the full cost to society. In the case of mining, when the production process
creates a waste byproduct like acid drainage that requires water treatment
in perpetuity, prices charged need to reflect the cost of treating the
Would paying full costs shut down mines? Yes, it seems likely that someperhaps
manyore deposits can't be mined in an efficient
full-cost manner, given current technology. And though our economy may
produce less metal, we'll also create less pollution and fewer expensive
cleanups. The economics will ultimately dictate the efficient quantities
of both metal and waste.
According to economist Tilton, paying the full environmental costs of
their operationsrather than shifting them to the taxpayerwill
indeed increase costs for mining companies in the coming years. But other
forces, particularly new technology, will be pushing costs down. "On
balance," said Tilton, "I expect the costs of mining and processing
most mineral commodities to continue their long-run decline, at least
over the next decade or two." Having to pay for its environmental
costs, he added, "will also greatly increase the incentives for the
industry to reduce the pollution and other previously external costs associated
with mining, and through new technologies I expect this to happen."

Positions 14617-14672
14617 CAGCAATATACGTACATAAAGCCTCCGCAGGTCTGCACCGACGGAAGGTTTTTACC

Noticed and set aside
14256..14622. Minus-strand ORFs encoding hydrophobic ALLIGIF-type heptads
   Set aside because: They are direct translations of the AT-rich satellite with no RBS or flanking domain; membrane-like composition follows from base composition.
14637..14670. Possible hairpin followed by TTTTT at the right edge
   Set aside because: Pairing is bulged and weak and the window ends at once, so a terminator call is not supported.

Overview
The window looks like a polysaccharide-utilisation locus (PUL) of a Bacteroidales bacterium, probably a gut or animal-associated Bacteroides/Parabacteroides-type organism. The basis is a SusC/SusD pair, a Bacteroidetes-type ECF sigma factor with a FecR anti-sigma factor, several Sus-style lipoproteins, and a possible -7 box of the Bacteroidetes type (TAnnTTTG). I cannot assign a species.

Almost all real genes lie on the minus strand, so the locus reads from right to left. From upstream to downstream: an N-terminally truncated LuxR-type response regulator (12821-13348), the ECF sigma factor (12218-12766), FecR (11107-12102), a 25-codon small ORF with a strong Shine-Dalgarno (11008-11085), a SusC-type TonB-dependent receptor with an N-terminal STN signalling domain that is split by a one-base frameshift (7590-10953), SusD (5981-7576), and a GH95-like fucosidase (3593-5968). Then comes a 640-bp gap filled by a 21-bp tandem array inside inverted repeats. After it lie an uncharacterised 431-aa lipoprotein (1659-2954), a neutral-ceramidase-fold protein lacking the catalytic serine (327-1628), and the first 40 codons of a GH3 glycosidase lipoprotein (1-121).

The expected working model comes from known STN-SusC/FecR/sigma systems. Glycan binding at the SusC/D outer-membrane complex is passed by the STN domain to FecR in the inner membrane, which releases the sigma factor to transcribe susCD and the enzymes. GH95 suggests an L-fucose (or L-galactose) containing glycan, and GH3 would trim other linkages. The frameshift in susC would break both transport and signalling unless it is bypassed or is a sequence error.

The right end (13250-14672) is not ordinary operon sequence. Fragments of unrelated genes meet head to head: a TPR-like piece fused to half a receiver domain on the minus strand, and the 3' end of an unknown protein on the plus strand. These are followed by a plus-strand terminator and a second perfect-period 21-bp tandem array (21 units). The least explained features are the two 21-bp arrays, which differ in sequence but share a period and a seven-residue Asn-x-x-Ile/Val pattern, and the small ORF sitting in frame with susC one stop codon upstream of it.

Whether Tilton's optimism is well-founded remains to be seen, and ours
may not be the generation to see it. The U.S. Geological Survey (USGS)
organized a conference this October where scientists and economists discussed
more environmentally benign methods of miningseeking deposits that
aren't located in acid-generating sulfides, for example, or reprocessing
waste piles that are already sitting above ground.
But at this point the industry resists such technologies, said Craig Johnson,
a USGS geologist who helped organize the conference. The industry, he
noted, argues that these cleaner mining techniques are far more expensive
than cyanide heap leaching and strip mining in sulfide ores. And that's
true, since the environmental costs often aren't part of the equation.
Only if the financial and regulatory framework forces the industry to
face those costs will mining get the prices right. It won't happen soon,
believes Johnson. "But maybe our children or our grandchildren will
be sitting in that kind of environment."
How much for a grizzly?
Estimating environmental values is difficult but essential
If the mining industry were forced to pay its
true costs, we as consumers would also feel the effects. The
price of the gold in our jewelry and the copper in our computers
would more accurately reflect its actual cost of production,
including the costs imposed on the environment. That's the
theoretical ideal pursued by economists.
But determining environmental costs is difficult because clean
air, water and landnot to mention mountain views and
grizzly bearsare public goods, the kind of "products"
that typically are hard to price. In the absence of clear
market values, economists use a variety of techniquessurveying
people about what they'd be willing to pay for such goods,
comparing properties with and without natural amenitiesto
estimate environmental values. The techniques aren't perfect,
but they're the best available.
Some environmentalists would say that nature has infinite